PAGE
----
Here we compare two 12V green beam laser level kits: the Makita 4 spot + cross line model SK106GDNAX and the DeWalt 5 spot + cross line model DW0825GL.
First a Few Specs
- Both are Self Leveling to +/- 4°
- Both have a Locking Pendulum
- Both flash every few seconds when set on an angle.
- DeWalt is IP65 rated (dust tight and light water jet resistant).
- Makita is IP54 rated (dust and splash resistant).
- DeWalt has a 6′ drop rating.
- Makita does not list a drop rating.
- DeWalt is detectable to 165′.
- Makita is detectable to 262′.
Laser Level Lines vs. Spots
The big difference between laser lines and laser spots is spots are greatly more visible in bright light and across distance. Say, for example, you want to check the grade of a hill on a sunny day at 130′; with spots all you need is a measuring stick to capture the laser dot, with lines you would need a laser detector.
In the pic above I’m standing below the grade rod and could easily see the DeWalt spot at 130′ and 11′ 5 1/4” off the ground. The Makita spot was also readable, but the DeWalt dot was smaller and brighter, smaller is better.
Four Laser Level Spots vs. Five
At the time of this writing, Makita does not offer a five spot/cross line laser. And, aside from DeWalt, the only other true five spot/cross line I know of is sold by Spectra. Other brands, Makita included, offer “five point” combo lasers with the fifth point being the forward cross hair, not an actual spot.
With the Makita you get an up/down – left/right dot, and a forward cross line. The DeWalt gives you an up/down – left/right dot, a forward cross line, and a forward dot, as shown above.
This matters when setting right angles in bright conditions. Without a forward dot you may need a detector to get your second point. See above diagram.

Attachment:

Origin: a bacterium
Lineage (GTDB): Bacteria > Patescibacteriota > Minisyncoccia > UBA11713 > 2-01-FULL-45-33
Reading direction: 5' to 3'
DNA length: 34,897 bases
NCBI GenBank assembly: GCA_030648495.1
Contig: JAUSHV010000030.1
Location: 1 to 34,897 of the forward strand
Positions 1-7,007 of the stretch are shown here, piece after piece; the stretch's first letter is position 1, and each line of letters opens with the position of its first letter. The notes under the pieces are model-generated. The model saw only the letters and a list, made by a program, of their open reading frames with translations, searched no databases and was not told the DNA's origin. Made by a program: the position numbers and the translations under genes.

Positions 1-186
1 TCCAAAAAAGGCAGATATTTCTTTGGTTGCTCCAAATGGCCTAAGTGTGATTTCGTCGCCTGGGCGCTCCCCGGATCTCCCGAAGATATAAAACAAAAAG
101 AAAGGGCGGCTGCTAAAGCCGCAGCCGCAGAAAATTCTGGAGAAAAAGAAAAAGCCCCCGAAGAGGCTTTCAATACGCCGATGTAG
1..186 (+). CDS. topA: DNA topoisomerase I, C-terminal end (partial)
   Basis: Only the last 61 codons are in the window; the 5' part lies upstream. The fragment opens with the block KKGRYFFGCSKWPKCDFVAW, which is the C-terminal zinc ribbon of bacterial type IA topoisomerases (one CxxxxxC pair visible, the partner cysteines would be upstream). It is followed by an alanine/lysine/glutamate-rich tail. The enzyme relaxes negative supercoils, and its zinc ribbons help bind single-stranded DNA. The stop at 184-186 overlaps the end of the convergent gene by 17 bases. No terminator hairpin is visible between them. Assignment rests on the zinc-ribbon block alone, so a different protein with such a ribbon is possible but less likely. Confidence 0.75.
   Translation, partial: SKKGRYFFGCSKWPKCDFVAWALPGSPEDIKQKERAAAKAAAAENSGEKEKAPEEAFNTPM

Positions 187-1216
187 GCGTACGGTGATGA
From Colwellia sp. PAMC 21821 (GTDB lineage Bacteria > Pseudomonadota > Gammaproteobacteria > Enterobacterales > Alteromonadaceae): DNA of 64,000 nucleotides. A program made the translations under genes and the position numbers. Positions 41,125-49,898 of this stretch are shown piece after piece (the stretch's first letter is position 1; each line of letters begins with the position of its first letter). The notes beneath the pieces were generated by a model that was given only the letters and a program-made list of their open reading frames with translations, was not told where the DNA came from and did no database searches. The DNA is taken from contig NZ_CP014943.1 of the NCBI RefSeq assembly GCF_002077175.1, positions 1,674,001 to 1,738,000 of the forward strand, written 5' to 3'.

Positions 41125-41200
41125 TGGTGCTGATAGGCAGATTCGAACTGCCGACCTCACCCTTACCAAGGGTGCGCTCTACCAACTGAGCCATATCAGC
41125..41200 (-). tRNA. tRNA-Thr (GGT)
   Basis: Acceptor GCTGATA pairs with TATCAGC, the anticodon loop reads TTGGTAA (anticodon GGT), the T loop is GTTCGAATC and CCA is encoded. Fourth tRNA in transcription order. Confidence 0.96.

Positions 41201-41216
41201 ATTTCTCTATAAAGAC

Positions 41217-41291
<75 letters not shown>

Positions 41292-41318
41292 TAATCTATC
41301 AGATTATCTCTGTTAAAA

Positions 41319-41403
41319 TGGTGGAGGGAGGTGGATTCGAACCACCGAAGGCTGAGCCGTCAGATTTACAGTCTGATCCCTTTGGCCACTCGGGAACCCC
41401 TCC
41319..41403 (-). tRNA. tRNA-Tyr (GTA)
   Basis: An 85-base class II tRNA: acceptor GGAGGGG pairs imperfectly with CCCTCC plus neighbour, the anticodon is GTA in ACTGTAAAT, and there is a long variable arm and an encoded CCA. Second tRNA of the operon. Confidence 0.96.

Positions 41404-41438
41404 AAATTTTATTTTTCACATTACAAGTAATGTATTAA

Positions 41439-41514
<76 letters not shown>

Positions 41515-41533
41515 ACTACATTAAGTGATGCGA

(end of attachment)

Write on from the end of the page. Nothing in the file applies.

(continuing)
Laser Line Detectability
The Makita lines are detectable in sunlight out to 262′. The DeWalt out to 165′. I’m not sure if that is a limitation of the laser or the detector.
Indoor Laser Visibility
Indoors, the lines of both laser levels are visible to at least 100′ forward. The left/right 180° fan of the forward lines however, are barely visible past ten feet on either laser. This is good enough for hallways but for large rooms you need to spin the laser toward the wall you’re working on.
Above, you see the plumb dots on an 8′ ceiling. The Makita left, is visible to about three feet past the dot. The DeWalt right, is good to a foot past.
The Makita has two brightness settings and, even on the lower setting, which is about equal to the DeWalt’s one setting, it was more visible against this dusty floor. The Dewalt dots can be used with or without the lines but adding the dots dims the lines, I will guess around 30%. The Makita dots and lines are are always on together.
Laser Line Blind Spot
Set atop a 5′ tripod the DeWalt, right, needs to be about 10′ away from a wall for the vertical line to run floor to ceiling. Here it’s about 8′ away and the line still doesn’t hit the floor. The Makita, left, on a 5′ tripod not only hits the floor but comes to within 3′ of the tripod base. Setting the DeWalt closer to the floor solves the issue. But working in small rooms on a tripod is easier with the Makita.
The Makita laser line is brighter and more visible with less of a blind spot. And, unlike the DeWalt, it has an AC port and can be used without the mounting bracket making it more compact. That said, for me, the DeWalt forward facing spot won the day. I carry it in a small bag and the giant case it came in stays in my garage.
If you get one of these laser levels I hope you enjoy it. Please leave any questions or comments below, and thanks for reading.
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Check out this video to see the lasers in action.